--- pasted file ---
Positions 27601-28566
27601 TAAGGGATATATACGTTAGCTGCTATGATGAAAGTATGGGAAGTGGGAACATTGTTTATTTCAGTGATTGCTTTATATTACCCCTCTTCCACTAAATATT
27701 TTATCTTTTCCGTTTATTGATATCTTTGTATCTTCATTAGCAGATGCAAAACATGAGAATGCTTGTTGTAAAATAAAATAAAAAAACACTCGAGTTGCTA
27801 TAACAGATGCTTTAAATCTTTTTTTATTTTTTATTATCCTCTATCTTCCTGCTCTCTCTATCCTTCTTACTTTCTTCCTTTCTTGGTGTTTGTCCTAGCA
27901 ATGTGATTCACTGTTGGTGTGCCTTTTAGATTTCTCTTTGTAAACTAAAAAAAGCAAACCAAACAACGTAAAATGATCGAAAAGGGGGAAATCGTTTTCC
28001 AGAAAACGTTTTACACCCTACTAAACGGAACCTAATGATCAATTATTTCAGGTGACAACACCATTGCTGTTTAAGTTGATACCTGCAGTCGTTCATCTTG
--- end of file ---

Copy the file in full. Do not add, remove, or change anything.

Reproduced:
Positions 27601-28566
27601 TAAGGGATATATACGTTAGCTGCTATGATGAAAGTATGGGAAGTGGGAACATTGTTTATTTCAGTGATTGCTTTATATTACCCCTCTTCCACTAAATATT
27701 TTATCTTTTCCGTTTATTGATATCTTTGTATCTTCATTAGCAGATGCAAAACATGAGAATGCTTGTTGTAAAATAAAATAAAAAAACACTCGAGTTGCTA
27801 TAACAGATGCTTTAAATCTTTTTTTATTTTTTATTATCCTCTATCTTCCTGCTCTCTCTATCCTTCTTACTTTCTTCCTTTCTTGGTGTTTGTCCTAGCA
27901 ATGTGATTCACTGTTGGTGTGCCTTTTAGATTTCTCTTTGTAAACTAAAAAAAGCAAACCAAACAACGTAAAATGATCGAAAAGGGGGAAATCGTTTTCC
28001 AGAAAACGTTTTACACCCTACTAAACGGAACCTAATGATCAATTATTTCAGGTGACAACACCATTGCTGTTTAAGTTGATACCTGCAGTCGTTCATCTTG